ETF Weekender: Millions Face Tax Threat. Invesco and State Street Mull Merger
(Bloomberg) -- Welcome to the ETF Weekender, your round-up of the biggest and most interesting stories from one of hottest corners of global markets.
In this week’s edition: A new proposal threatens the tax advantage that helped fuel the U.S. ETF industry, two asset managers mull a mega-merger, and passive vehicles lose ground in the stock market.
These are the stories you need to read.
Tax Threat to Millions
What happened: The chair of the Senate Finance Committee has put forward a plan that would end the famous tax advantage of ETFs.
Why it matters: The proposed measures are aimed at closing loopholes used by wealthy individuals and large companies to defer paying gains taxes. However, they would hit ETF investors of all stripes and have drawn a strong pushback from the industry. The significance of the draft was almost lost in the newsflow, as Democrats are also thrashing out new tax rates on everything from corporations to estates.
Invesco + State Street = Big
What happened: Invesco is in discussions with State Street’s asset-management arm about a possible combination.
Why it matters: The tie-up would form a much more formidable third-place contender in the competitive world of passive fund management, a land of giants. While industry leaders BlackRock Inc. and Vanguard Group are significantly larger, the combination of State Street’s and Invesco’s third- and fourth-place franchises would narrow the gap by forging an institution with a roughly 20% market share.
Read it here.
Active Nibbles Passive
What happened: The share of the stock market owned by passive funds has slipped to 20.1% of shares outstanding from 21.3% a year ago.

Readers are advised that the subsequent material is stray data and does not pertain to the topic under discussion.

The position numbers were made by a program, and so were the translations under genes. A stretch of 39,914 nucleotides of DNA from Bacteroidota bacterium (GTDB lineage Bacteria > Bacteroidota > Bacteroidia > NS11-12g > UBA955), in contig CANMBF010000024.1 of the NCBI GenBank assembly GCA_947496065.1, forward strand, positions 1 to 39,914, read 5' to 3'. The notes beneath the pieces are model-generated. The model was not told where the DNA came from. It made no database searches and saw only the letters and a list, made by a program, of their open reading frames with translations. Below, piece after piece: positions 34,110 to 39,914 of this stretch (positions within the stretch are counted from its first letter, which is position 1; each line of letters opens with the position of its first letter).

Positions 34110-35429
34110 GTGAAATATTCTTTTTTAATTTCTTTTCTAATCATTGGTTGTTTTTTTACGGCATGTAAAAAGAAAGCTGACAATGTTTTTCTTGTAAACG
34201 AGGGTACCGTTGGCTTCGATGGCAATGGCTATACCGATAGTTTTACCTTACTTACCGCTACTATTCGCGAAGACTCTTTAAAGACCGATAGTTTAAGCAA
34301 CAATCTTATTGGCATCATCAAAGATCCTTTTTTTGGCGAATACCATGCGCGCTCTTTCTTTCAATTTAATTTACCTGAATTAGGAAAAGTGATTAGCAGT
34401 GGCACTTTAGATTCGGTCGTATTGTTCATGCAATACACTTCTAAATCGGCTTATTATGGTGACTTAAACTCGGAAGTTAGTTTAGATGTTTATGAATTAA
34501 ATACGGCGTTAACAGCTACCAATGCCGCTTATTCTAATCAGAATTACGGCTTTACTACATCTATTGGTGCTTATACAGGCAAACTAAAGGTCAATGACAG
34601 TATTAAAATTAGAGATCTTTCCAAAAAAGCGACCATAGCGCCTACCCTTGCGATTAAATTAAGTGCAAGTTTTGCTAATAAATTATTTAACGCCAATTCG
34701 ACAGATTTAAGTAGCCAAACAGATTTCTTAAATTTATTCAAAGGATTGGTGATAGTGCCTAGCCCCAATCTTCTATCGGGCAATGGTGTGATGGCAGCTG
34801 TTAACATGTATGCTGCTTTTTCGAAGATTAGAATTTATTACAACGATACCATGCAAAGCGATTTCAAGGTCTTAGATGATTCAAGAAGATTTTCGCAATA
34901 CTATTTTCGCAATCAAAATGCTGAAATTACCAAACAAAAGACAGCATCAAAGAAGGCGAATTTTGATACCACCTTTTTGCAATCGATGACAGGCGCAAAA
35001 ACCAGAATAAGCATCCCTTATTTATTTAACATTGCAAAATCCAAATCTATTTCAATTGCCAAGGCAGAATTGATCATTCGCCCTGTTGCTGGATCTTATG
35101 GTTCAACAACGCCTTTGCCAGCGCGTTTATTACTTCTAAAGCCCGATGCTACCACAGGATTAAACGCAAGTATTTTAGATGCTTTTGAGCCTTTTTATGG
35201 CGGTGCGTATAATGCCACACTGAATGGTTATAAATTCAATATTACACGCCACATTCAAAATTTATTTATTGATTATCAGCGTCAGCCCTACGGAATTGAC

Why it matters: The decline marks the first drop in passive’s share since Jefferies began keeping track six years ago. A record number of initial and secondary offerings is behind the shift, but a decent performance by active managers this year could help sustain it. Meanwhile, even as passive slipped overall, ETFs’ share of the market almost doubled.
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Good Intel: Goldman Takes On Ark
A glimpse at the Bloomberg Intelligence analysis available on the terminal.
Goldman Sachs is launching a new fund to challenge Cathie Wood's ARK ETFs, which have built up $42 billion in assets, joining a crowded field of issuers that have so far had limited success. About three dozen "future tech" ETFs have launched in the wake of ARK's breakout performance and subsequent flows, but none have matched ARK's growth, even when they've outperformed. For example, the BlackRock Future Tech ETF (BTEK) has only $21 million after a year on the market despite nearly doubling the returns of ARK's flagship.
Right now one of the hottest ETFs in the U.S., this $1.1 billion fund is one of only two linked to a rare and valuable raw material. They’ve both been surging in recent weeks alongside the commodity, but go back a decade and prices were far crazier.
That’s the answer. The question identifying this fund will appear in the next edition. Last week’s question: What is the Direxion Daily Financial Bull 3X Shares ETF, ticker FAS?
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